Full Description

The Krylastys come from a heavy world with strong gravity, though of relatively thin atmosphere. It appears the nature there preferred to create life of low, robust build, and the Kryl, or Krys as they are often called, are exactly that.

Vaguely reptilian, they move on all fours, but have also two minor forelimbs good for manipulation. They actually can stand up on their behind legs for a short time, in rarely seen displays of power. Their body up to three yards long (not counting the tail), they can certainly impress.

Their large mouth may be full of scarily big teeth, but any skilled biologist can notice their similarity to those of earthly herbivores, and it is a correct hypothesis. Their leathery skin belies as well, they are warm-blooded.

Given the strong magnetism of their world, they are able to feel and to some degree influence it. In fact, they do this intuitively, and generate weak magnetic fields with high variability. This potential passes as another means for revealing and communicating emotions; a walk through a crowd feels very differently for them than for a human. But similarly as for us, unspoken rules govern how an individual may display its emotions in the public.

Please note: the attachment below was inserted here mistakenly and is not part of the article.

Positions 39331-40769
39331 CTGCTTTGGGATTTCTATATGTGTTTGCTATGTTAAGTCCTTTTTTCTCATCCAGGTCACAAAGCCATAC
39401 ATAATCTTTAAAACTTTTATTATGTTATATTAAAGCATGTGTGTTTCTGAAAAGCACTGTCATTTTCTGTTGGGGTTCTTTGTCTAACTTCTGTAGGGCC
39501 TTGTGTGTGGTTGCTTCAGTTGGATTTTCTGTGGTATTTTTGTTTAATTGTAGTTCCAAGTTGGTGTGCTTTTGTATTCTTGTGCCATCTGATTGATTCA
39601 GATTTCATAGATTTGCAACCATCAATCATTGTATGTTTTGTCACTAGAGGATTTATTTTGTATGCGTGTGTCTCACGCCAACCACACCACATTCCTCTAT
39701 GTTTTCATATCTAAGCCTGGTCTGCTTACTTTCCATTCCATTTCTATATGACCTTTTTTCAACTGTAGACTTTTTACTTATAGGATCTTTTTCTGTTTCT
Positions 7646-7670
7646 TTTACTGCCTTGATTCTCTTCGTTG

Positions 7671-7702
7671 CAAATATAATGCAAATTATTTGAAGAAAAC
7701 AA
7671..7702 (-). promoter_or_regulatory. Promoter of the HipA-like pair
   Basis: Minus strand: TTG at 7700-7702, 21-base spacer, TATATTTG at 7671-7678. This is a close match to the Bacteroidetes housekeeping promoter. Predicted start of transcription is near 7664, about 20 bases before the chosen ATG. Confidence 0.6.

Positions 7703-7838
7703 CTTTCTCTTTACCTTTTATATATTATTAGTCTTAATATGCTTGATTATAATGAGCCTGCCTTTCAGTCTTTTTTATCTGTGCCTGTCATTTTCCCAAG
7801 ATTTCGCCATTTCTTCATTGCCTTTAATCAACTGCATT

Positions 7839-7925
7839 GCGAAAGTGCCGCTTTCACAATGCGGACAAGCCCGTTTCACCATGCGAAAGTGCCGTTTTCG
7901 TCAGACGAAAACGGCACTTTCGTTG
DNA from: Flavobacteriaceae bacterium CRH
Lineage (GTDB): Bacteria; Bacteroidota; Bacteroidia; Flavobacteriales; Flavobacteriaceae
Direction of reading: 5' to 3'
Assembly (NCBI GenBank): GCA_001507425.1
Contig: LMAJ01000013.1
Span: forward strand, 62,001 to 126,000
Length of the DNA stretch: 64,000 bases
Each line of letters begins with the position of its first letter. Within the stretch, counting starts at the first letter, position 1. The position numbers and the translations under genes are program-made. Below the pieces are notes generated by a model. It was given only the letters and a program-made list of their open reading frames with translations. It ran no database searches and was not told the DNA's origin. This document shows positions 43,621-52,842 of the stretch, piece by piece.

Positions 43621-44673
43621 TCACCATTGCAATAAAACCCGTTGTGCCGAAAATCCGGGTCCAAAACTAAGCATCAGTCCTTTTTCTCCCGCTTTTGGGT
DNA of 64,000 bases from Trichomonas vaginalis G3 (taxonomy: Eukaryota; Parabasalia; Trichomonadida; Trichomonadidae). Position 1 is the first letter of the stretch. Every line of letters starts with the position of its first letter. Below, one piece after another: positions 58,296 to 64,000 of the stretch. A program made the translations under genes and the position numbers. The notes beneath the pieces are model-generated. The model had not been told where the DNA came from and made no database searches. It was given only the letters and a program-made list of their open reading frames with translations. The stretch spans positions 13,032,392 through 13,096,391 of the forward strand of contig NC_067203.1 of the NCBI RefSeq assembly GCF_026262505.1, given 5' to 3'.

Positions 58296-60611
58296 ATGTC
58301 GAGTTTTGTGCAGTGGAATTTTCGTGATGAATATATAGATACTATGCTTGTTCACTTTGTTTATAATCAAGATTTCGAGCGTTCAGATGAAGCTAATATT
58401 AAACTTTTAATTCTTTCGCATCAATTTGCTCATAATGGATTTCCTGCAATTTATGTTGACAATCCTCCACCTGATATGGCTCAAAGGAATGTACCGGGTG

Origins and early civilization

The Krys were quite able at avoiding or deterring their predators in the adult phase, but hard pressed during the egg-laying season, when they remained stationary. The first adaptation was building of better nesting places, and gathering into groups for mutual protection. At some point, the expansion of their nests, support of the local flora for feeding, and cooperation in defense transcended into primitive architecture, agriculture, and a stratified society.